As Docker initially started building on years and years of development in Linux Kernel and all that, Windows was—I say—joining the party. Can you give us a bit of the history of how it came about, and what the current state of Docker on Windows was?
Elton: Sure. Like I said, the development was really interesting because Docker came along and took these primitives that have been in Linux for a long time that let you take a set of processes and put a thin boundary around them and call them a container. That had been in Linux for a very long time and Docker just came along and made it super easy.
And then the opposite happened in Windows. So, when Docker was becoming really popular, we were working with the Windows server team and they were really keen to bring that experience to Windows. Docker came to Linux and brought the simple developer user experience to containers. And the other way around happened in Windows. So they wanted to start with that user experience to keep it the same for Windows containers as it was for Linux containers.
But then they have to go back and put those sorts of primitives that Linux had into Windows because the Windows never had that stuff. That’s not that idea of namespaces and C groups. It didn’t have anything like that. It still doesn’t have quite the same things, so actually the internals of how Windows server container works are slightly different, but as far as Docker’s concerned, it’s the same. It’s the same set of artifacts.
So you have Dockerfile to package up your application, that produces a Docker image, and you run it inside a container. Then you share those images on Docker Hub or whatever registry you’re using.
That API is the same. The Docker command line is the same. A huge advantage is you can take these older applications that are built for Windows, and you start bringing them into the modern world.
What you end up with is a really consistent set of tools and processes throughout your whole stack because everything has a Dockerfile, everything builds an image, every image gets security scanned and signed or whatever your pipeline is.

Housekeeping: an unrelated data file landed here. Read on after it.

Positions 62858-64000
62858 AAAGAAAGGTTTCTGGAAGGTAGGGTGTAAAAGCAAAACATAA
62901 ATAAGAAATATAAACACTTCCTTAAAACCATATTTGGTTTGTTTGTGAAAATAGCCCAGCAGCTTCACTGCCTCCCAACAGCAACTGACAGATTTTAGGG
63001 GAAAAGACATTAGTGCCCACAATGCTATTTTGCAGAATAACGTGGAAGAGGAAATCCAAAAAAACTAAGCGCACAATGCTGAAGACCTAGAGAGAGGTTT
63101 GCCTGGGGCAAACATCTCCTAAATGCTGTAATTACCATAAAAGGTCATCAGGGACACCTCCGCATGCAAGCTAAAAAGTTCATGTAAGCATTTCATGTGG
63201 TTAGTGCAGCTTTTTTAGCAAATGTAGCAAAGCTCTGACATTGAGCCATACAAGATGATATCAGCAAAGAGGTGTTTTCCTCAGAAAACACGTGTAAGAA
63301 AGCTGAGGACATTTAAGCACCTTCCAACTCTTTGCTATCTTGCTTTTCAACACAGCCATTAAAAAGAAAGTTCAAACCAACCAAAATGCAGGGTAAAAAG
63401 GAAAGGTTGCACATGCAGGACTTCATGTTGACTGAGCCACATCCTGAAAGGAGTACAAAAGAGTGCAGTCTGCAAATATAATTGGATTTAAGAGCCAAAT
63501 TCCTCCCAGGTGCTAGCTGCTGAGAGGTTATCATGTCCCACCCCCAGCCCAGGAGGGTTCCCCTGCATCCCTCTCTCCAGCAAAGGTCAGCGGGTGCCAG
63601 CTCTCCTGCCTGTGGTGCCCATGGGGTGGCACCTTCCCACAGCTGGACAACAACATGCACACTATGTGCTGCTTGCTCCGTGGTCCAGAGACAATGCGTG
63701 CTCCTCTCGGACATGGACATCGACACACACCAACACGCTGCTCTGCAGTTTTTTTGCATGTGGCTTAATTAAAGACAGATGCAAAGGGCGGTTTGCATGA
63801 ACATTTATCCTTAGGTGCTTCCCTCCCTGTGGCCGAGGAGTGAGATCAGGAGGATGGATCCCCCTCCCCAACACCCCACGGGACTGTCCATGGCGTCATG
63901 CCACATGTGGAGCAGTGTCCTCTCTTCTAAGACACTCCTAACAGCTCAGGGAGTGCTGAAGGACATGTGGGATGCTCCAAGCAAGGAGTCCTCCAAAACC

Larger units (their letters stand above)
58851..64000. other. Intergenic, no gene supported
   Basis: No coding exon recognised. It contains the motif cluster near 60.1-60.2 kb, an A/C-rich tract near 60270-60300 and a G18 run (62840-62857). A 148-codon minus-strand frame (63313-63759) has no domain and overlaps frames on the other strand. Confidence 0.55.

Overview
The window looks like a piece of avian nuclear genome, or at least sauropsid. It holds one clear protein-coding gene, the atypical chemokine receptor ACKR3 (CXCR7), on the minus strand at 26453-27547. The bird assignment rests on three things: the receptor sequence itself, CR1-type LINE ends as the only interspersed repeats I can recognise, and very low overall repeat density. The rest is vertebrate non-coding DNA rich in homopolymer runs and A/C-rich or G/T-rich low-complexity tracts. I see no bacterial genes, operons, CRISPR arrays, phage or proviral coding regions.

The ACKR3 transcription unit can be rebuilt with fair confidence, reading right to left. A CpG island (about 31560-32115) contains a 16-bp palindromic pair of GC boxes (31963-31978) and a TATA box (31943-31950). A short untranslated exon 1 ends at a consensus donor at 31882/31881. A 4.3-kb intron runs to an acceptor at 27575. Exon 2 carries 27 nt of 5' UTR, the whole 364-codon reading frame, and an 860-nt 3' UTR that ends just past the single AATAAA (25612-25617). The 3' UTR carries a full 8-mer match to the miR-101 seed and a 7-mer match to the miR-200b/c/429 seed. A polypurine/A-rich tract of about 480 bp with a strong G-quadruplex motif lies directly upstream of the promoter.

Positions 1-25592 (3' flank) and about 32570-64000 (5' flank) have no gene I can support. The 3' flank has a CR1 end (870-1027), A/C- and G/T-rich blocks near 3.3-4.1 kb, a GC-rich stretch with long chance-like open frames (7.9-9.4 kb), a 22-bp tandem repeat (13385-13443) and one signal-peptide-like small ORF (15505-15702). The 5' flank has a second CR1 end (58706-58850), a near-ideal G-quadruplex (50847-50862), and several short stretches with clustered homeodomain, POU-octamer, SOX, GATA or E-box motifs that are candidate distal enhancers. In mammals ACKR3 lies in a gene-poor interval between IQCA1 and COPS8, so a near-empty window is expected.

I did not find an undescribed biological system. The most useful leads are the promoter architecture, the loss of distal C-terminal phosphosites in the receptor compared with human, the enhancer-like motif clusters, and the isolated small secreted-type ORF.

Ultimately, you deploy it with Docker compose in your test environments and Kubernetes in your production environments or whatever you’re doing, but it’s the same set of artifacts everywhere, whether it’s your 10-year-old Windows application or your brand new application. So, it just simplifies lots of teams.
Darko: (04:45) That’s very nice. I don’t remember that there was ever a time that something worked on Linux and Windows in the same format. Never.
Elton: Well it’s one of the things I’m trying to do with this book at the moment because you can package up your Docker images so that they run as Windows containers on Windows or Linux containers on Linux. What I’ve tried to do is make every example in this book the same everywhere.
As a reader, I could follow the code samples in the book and do a Docker container run. And if I’m running on a Raspberry PI, it’ll pull down a Docker image and run it on Linux, and if I’m running on Windows 10, it’ll pull down a Windows image and run it on my Windows machine.
That’s super easy from the user point-of-view, but it’s much harder for me as the author of those images. I need to make sure that little things like the commands are different between Windows command and Bash shell, but I need to make sure that they’re portable.
It puts the onus on the image author, the person who’s publishing the applications, to make sure that they work in the same way everywhere. But you know, it makes it hard for one person and easy for 10,000 people who use the images.